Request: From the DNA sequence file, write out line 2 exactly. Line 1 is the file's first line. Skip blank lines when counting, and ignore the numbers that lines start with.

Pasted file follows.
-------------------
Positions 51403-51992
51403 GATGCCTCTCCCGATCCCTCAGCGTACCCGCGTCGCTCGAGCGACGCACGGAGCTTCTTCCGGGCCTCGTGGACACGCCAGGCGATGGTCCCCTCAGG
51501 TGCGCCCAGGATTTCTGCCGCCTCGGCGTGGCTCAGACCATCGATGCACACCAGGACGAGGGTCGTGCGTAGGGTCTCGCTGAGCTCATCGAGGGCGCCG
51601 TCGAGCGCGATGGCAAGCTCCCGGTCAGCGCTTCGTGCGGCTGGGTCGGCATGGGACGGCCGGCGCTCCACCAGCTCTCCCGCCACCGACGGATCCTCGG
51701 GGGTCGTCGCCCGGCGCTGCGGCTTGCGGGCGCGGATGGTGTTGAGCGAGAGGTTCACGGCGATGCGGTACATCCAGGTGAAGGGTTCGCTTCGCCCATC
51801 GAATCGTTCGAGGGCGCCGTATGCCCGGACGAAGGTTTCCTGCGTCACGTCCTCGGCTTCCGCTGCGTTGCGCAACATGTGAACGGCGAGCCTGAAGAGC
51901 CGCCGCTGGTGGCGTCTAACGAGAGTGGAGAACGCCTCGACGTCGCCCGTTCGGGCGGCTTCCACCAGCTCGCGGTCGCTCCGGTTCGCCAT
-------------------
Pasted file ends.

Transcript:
51403 GATGCCTCTCCCGATCCCTCAGCGTACCCGCGTCGCTCGAGCGACGCACGGAGCTTCTTCCGGGCCTCGTGGACACGCCAGGCGATGGTCCCCTCAGG